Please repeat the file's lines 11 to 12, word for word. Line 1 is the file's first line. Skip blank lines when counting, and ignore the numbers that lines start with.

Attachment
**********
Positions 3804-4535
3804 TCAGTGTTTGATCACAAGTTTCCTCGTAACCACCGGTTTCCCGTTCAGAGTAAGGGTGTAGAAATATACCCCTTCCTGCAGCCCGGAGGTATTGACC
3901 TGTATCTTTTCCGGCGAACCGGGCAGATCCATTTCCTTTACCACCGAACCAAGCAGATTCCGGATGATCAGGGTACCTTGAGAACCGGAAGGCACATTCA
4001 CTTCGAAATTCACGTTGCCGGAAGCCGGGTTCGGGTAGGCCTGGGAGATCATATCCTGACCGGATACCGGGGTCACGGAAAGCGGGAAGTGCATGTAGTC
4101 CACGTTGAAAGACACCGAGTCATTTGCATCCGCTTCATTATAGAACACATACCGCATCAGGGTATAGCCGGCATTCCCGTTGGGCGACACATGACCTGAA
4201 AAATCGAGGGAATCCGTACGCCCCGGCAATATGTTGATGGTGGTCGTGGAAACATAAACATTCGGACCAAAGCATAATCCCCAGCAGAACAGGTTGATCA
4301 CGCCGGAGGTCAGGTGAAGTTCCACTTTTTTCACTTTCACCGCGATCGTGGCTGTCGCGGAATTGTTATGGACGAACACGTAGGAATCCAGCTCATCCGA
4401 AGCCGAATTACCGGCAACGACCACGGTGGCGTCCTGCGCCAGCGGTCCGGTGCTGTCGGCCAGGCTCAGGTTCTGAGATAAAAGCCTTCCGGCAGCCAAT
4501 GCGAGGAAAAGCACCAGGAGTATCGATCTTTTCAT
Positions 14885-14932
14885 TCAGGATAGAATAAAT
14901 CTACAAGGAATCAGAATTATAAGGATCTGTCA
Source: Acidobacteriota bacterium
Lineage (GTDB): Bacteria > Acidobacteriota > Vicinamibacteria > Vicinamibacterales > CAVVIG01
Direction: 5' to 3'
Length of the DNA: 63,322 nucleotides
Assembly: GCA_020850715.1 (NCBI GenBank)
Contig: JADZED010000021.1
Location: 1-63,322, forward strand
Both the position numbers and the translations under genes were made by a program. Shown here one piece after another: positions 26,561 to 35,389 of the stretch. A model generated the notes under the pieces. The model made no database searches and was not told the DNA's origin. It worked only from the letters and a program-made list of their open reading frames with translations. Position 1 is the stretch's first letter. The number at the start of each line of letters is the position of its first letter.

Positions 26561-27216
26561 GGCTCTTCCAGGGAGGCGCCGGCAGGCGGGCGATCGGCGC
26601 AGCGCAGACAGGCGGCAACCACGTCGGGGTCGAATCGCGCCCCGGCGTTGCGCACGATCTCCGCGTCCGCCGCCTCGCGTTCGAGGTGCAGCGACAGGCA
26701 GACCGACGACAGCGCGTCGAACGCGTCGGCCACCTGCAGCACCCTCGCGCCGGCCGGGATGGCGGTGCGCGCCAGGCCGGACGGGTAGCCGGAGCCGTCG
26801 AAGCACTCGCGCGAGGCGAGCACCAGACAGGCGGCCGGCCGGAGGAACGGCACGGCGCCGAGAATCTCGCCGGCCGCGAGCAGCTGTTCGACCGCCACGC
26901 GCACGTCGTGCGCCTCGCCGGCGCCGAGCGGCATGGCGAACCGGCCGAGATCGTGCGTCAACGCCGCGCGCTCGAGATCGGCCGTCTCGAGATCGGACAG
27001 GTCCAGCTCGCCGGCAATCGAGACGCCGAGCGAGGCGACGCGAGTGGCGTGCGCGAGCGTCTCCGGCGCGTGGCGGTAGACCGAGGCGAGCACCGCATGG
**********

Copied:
14885 TCAGGATAGAATAAAT
14901 CTACAAGGAATCAGAATTATAAGGATCTGTCA